The shooting death of an opposition politician won’t be solved anytime soon. On November 25, a local Democratic Action party official named Luis Manuel Díaz was shot and killed at a rally in the town of Altagracia de Orituco, in the central plains state of Guárico. Another opposition leader blamed “armed PSUV gangs” for Díaz’s death. The US State Department condemned the attack, and in a statement, an Amnesty International official said that “the killing of Luis Manuel Díaz provides a terrifying view of the state of human rights in Venezuela.”
On Monday, three men were arrested in connection with the shooting. Reuters reported the government has claimed that Díaz was involved in a union-linked gang dispute, and his death was being used to score political points.
Hillary and Jeb have weighed in. Neither had nice things to say. On Monday, Democratic presidential candidate Hillary Clinton said that Maduro’s government “has been doing all it can to rig these elections” and that she was outraged at Díaz’s “cold-blooded assassination.” On Wednesday, Jeb Bush took a shot at Clinton, saying in a statement, “Instead of standing up for democracy, free elections, and the rule of law in Venezuela, President Obama and Secretary Clinton have acquiesced to dictators like Chávez and Maduro whose regime of criminality, corruption, and narcotrafficking threatens Venezuela, the Western Hemisphere, and our own interests.”
Opposition leader Leopoldo López is still in prison. López, the handsome, media-savvy, Harvard-educated former mayor of Chacao, an upscale Caracas municipality, made international headlines when he was jailed following a February 2014 protest that turned violent. A New York Times editorial called his subsequent trial “a travesty”; he was sentenced to nearly 14 years in jail in September on what NYU’s Velasco calls “trumped” charges.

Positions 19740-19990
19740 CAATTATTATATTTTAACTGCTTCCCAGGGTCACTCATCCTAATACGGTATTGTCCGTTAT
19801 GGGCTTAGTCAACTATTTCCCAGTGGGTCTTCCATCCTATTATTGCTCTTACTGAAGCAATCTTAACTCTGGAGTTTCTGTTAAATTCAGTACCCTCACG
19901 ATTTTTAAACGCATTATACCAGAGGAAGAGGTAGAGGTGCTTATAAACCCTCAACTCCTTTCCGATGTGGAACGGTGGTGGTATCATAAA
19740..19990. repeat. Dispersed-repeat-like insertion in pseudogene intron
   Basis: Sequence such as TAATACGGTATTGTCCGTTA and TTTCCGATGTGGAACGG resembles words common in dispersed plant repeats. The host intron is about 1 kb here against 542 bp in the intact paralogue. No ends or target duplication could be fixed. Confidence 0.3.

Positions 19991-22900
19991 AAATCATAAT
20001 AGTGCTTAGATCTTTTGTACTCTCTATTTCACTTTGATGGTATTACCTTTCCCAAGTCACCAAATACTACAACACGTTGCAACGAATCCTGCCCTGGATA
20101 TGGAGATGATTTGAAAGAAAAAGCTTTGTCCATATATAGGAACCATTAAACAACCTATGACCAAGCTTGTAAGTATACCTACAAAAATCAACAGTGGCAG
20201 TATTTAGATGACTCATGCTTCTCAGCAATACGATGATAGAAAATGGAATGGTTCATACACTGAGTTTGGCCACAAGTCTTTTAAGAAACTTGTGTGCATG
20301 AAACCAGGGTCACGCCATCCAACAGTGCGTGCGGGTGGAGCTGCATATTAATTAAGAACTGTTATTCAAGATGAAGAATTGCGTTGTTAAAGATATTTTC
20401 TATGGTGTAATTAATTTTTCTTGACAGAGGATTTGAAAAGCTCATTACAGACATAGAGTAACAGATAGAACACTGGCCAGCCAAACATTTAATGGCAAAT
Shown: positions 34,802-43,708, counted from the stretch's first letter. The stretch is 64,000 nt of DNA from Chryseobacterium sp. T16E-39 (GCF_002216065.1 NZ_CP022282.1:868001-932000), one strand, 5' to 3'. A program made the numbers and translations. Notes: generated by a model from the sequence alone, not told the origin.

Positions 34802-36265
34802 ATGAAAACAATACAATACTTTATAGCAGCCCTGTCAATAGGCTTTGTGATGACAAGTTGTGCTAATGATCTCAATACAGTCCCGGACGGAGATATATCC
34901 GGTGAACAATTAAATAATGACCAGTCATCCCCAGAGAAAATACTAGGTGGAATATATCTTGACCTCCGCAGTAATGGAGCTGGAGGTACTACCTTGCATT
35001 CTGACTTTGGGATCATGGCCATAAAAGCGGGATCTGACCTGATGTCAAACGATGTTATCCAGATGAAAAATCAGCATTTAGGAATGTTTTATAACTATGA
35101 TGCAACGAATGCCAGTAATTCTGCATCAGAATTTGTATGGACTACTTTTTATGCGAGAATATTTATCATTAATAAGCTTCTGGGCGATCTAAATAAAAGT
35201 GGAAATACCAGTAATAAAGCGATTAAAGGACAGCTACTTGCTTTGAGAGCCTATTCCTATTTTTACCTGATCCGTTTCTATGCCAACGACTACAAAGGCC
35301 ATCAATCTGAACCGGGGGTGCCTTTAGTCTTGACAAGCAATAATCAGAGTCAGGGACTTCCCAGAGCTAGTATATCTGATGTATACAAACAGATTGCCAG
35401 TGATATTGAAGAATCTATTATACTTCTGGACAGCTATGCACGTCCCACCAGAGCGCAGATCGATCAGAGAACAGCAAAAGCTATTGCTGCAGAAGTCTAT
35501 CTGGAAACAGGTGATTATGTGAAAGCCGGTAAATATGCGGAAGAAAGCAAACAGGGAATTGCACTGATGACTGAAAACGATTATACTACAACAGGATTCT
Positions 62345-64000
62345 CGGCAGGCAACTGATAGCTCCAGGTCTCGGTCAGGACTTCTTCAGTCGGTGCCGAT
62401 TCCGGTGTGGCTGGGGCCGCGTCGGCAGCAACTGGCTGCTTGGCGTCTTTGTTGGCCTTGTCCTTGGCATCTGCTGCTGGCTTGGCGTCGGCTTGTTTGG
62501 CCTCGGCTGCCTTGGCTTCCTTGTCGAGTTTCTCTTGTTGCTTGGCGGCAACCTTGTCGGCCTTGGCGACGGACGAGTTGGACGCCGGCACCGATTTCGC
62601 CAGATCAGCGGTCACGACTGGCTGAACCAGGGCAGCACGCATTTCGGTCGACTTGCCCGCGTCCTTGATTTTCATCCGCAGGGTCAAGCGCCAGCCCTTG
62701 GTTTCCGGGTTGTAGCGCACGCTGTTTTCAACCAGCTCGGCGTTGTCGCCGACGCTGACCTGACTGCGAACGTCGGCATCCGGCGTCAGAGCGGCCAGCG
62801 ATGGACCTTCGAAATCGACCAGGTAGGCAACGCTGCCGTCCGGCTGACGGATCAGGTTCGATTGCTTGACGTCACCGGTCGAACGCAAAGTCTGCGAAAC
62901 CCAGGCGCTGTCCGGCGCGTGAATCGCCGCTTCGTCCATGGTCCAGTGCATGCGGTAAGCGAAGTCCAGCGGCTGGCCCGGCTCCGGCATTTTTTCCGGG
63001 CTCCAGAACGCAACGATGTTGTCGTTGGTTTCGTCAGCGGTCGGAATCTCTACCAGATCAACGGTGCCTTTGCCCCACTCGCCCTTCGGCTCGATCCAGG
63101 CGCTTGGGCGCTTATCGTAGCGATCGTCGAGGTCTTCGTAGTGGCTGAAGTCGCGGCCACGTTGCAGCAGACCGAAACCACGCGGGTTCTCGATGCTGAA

He’s among the opposition’s harshest critics of Maduro and chavismo, and a divisive figure; a US Embassy cable from 2009 includes the header “The Lopez ‘Problem,'” with the following description: “He is often described as arrogant, vindictive, and power-hungry—but party officials also concede his enduring popularity, charisma, and talent as an organizer.” (This Foreign Policy profile from July attempts to reconcile López’s past with his present image.)
But the 44-year-old López’s future, Velasco says, is tied to the election: Should the opposition win a majority in the National Assembly, leaders have said they will pass a law to grant amnesty to López and other political prisoners.
There are three possible outcomes to the election. According to Velasco, they are:
- The opposition wins a simple majority in the National Assembly. Velasco says it would privilege the opposition’s more moderate voices and enable the passage of necessary reforms, such as raising gas prices, eliminating some subsidies, and devaluing the bolívar to bring it closer to its black-market value.
- The opposition wins a supermajority. Hardline voices like López and María Corina Machado would have more sway, and the opposition could call for Maduro to face a recall referendum.
- Chavismo hangs on and continues to be the majority party: “the most harmful” situation, both politically and on the ground, according to Velasco.
“What’s interesting in the case of Venezuela over the last 10 years,” Velasco says, “is whenever there is the significant likelihood of stepping over a precipice—huge amounts of political violence, the complete collapse of the oil industry, whatever the most cataclysmic scenario is—Venezuelans have always found a way to step back from it.”